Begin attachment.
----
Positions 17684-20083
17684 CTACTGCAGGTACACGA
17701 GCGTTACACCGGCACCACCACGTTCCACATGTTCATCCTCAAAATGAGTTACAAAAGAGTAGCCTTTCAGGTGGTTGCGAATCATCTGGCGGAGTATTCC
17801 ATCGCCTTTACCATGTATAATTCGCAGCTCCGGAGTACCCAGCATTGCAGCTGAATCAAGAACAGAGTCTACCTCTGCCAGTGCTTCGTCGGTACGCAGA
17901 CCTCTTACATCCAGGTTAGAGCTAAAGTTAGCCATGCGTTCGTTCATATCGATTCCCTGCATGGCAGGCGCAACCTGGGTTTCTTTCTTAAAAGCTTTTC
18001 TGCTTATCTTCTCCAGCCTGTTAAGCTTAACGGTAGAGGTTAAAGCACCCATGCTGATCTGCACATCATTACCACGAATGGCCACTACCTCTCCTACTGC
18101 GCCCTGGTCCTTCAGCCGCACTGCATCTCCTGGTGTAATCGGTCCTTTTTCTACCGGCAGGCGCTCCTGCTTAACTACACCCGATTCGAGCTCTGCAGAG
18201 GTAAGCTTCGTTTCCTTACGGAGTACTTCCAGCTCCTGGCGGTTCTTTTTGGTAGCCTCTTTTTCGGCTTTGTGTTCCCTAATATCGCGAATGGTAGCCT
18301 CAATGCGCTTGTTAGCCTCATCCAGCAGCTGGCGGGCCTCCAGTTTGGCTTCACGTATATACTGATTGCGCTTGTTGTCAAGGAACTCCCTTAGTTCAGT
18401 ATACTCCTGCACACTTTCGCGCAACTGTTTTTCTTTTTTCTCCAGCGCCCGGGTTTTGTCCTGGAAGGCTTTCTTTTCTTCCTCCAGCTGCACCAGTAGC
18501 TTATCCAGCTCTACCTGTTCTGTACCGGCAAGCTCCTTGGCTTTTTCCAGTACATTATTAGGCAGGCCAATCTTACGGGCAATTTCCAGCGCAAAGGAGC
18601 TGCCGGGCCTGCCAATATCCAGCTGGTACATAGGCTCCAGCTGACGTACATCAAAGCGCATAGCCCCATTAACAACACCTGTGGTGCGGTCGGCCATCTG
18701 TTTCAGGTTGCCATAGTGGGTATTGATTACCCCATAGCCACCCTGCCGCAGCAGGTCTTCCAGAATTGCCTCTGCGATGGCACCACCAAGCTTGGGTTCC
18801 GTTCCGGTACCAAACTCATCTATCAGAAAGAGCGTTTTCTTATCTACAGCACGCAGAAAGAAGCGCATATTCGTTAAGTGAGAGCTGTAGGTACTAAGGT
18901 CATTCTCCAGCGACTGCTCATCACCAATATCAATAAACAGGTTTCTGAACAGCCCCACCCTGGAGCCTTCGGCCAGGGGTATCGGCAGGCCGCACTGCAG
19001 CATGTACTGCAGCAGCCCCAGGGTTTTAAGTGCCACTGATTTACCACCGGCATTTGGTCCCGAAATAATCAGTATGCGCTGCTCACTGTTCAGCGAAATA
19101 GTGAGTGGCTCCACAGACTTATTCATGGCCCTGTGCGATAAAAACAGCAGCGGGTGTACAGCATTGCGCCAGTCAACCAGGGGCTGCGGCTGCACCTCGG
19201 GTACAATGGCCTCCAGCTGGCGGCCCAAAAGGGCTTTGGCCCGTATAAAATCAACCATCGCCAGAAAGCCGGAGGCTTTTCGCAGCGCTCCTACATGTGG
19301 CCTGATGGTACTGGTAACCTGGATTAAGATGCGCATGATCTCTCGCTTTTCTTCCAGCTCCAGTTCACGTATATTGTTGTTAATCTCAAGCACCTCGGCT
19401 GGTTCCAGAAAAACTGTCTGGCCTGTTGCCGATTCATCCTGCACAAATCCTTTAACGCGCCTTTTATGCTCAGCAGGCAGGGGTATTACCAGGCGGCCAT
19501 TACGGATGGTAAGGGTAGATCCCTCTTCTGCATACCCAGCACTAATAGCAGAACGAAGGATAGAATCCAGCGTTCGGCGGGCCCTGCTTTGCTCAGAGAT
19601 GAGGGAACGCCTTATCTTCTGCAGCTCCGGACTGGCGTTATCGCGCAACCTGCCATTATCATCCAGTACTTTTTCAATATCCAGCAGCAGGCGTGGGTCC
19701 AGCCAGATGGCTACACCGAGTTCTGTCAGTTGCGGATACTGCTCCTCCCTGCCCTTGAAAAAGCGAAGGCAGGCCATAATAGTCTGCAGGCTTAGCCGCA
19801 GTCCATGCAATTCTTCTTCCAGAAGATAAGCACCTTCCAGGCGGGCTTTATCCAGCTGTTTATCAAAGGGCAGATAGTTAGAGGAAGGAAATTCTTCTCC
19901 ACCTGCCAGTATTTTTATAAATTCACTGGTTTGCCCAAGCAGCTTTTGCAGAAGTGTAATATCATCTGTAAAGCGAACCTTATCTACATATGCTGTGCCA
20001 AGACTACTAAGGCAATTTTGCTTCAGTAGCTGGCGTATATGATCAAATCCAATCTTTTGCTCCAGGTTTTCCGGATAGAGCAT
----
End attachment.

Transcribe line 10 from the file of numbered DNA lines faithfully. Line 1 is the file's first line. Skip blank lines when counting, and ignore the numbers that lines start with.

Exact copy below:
18401 ATACTCCTGCACACTTTCGCGCAACTGTTTTTCTTTTTTCTCCAGCGCCCGGGTTTTGTCCTGGAAGGCTTTCTTTTCTTCCTCCAGCTGCACCAGTAGC